The 7th Circuit Court of Appeals tossed a jury’s award of $1.5 million, finding the terms of the employee’s incentive plan were unambiguous and the trial was unnecessary.
David Lawson sued his employer for breach of contract and violation of Indiana’s wage claim statute after his potential commission of $1.8 million was reduced to $54,000. Lawson was a services sales executive and sold computer maintenance and support service for StorageTek Inc. While he was working on a deal to add JPMorgan Chase & Co as a new customer, StorageTek was acquired by Sun Microsystems Inc.
A federal jury found for Lawson but the 7th Circuit reversed the judgment of the U.S. District Court for the Southern District of Indiana and remanded with instructions to enter judgment for Sun. The case is David Lawson v. Sun Microsystems, Inc., 13-1502 and 13-1503.
Sun claimed Lawson’s sale was finalized and invoiced after the acquisition was complete and, therefore, was subject to the conditions of the company’s incentive plan.
Notably, Sun viewed the JPMorgan Chase deal as renewal business because the financial institution was already a customer of its services. Therefore the deal was subject to a lower commission than if it had been new business. Also, Sun amended Lawson’s incentive plan in September 2005, stating the current incentive plan for StorageTek would end in December 2005.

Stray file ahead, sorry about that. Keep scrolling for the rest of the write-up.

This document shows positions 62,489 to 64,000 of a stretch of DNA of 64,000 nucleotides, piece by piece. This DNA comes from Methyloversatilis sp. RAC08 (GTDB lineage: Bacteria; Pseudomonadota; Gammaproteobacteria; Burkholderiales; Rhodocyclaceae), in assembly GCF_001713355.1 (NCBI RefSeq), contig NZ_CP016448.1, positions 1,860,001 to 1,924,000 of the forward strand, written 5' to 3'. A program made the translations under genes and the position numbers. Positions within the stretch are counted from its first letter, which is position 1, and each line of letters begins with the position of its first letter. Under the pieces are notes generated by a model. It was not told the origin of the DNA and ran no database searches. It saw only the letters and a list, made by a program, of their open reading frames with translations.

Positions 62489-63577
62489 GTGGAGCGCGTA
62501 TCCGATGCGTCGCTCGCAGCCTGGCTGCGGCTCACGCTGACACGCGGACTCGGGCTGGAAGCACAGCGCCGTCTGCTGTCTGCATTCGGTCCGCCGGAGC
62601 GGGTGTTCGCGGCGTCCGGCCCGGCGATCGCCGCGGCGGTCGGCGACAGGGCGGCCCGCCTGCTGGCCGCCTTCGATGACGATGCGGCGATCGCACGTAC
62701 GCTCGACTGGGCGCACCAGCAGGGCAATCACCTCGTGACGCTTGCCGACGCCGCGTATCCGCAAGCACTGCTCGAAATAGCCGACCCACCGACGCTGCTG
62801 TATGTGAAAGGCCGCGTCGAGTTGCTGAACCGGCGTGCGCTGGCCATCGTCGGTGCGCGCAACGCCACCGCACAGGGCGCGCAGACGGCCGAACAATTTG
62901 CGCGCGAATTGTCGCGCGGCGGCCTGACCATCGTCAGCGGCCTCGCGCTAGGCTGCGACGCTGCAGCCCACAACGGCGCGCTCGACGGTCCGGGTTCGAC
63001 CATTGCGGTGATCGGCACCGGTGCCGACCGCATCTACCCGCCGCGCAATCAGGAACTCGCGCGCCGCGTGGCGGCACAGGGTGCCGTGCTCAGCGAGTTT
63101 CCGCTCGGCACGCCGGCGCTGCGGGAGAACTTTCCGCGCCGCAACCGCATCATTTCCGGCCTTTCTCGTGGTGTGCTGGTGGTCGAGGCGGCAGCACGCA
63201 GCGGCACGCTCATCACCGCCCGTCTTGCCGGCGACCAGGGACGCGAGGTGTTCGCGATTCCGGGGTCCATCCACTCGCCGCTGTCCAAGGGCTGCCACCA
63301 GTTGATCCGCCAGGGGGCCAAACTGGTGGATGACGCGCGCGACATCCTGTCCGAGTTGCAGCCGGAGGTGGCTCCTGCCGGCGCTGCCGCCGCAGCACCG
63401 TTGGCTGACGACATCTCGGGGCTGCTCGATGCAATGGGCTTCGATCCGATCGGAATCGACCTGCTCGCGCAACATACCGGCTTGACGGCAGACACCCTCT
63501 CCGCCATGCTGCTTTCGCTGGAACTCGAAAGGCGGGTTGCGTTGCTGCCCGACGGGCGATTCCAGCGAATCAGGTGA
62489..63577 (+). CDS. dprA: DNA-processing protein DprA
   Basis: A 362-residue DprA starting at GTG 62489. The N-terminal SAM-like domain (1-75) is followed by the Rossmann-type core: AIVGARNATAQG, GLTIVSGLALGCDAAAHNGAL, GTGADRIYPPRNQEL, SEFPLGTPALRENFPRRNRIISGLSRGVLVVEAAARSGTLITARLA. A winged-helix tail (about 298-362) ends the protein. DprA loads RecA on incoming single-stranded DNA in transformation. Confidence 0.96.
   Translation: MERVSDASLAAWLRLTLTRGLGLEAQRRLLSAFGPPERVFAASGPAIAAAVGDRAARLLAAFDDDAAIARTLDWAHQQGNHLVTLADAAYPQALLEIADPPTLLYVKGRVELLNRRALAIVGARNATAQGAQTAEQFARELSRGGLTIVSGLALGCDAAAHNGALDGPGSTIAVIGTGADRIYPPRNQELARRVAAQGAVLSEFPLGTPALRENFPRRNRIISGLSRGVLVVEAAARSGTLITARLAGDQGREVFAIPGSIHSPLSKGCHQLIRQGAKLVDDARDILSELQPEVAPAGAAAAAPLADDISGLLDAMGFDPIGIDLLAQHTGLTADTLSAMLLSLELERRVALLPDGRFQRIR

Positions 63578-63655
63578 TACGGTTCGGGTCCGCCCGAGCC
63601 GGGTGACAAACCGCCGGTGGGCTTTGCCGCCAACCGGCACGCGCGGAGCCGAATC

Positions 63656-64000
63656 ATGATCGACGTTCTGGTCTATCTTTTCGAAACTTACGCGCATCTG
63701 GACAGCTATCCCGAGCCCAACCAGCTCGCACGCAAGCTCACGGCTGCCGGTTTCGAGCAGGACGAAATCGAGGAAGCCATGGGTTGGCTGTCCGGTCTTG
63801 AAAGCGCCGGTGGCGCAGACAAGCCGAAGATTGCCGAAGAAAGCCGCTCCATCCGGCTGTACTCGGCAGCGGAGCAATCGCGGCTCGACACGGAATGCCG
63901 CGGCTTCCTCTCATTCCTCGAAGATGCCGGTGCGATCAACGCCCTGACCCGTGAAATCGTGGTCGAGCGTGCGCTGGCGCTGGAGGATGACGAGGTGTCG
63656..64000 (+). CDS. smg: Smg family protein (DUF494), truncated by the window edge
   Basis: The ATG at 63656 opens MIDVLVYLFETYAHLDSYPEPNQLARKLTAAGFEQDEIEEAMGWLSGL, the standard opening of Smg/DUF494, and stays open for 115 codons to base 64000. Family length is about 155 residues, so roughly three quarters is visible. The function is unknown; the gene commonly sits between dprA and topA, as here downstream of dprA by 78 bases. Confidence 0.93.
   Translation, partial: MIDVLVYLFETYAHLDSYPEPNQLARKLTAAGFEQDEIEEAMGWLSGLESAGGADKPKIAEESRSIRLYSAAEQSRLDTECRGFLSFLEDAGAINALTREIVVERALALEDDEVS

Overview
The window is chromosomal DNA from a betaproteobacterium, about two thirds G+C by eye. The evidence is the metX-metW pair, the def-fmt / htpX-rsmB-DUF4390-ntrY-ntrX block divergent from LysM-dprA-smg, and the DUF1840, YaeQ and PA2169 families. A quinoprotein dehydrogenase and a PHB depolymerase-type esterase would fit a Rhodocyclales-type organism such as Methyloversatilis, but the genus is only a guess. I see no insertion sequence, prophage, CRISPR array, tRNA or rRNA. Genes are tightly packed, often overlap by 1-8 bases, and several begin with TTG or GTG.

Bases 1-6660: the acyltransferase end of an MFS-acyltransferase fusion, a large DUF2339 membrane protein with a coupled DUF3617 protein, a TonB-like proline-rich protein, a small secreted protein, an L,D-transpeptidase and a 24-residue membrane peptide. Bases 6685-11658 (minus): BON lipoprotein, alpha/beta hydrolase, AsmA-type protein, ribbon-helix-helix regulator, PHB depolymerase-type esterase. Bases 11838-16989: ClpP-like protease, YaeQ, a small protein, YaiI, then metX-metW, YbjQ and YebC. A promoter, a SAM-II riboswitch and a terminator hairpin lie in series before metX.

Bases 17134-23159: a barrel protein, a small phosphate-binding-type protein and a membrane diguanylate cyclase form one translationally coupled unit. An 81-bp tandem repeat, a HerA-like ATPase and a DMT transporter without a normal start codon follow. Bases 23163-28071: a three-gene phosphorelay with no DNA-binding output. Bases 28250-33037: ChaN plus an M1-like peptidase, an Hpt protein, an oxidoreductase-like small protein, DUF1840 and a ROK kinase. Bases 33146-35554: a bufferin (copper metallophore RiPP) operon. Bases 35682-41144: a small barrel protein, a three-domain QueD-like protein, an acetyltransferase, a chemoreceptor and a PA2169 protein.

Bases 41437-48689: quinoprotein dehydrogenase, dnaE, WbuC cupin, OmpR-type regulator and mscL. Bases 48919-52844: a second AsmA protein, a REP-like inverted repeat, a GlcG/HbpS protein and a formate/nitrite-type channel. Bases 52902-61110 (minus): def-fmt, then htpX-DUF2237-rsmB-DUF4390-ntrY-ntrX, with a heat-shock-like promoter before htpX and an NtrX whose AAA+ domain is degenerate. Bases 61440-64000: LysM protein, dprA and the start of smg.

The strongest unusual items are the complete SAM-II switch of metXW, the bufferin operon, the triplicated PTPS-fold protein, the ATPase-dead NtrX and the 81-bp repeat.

The JPMorgan Chase sale was not finalized and invoiced until March 2006.
Lawson argued provisions in the incentive plan were in conflict which created an internal ambiguity. The District Court agreed and allowed Lawson to present extrinsic evidence to a jury that Sun intended the compensation plan to continue beyond December 2005.
The 7th Circuit held contractual phrases must be read as a whole. Pointing to Allen Cnty. Pub. Library, 997 N.E.2d at 52 and Four Seasons Mfg. v. 1001 Coliseum, LLC, 870 N.E.2d 494, 501 (Ind. Ct. App. 2007), the appellate panel noted Indiana courts tend to read contracts holistically so the provisions harmonize rather than oppose each other.
“Read together, these provisions unambiguously establish that to qualify for commission credit under StorageTek’s 2005 plan, a sale must meet all eligibility requirements by the end of the year, that is, by December 25, 2005,” Diane Sykes wrote for the court. “The JPMorgan Chase sale plainly did not qualify.”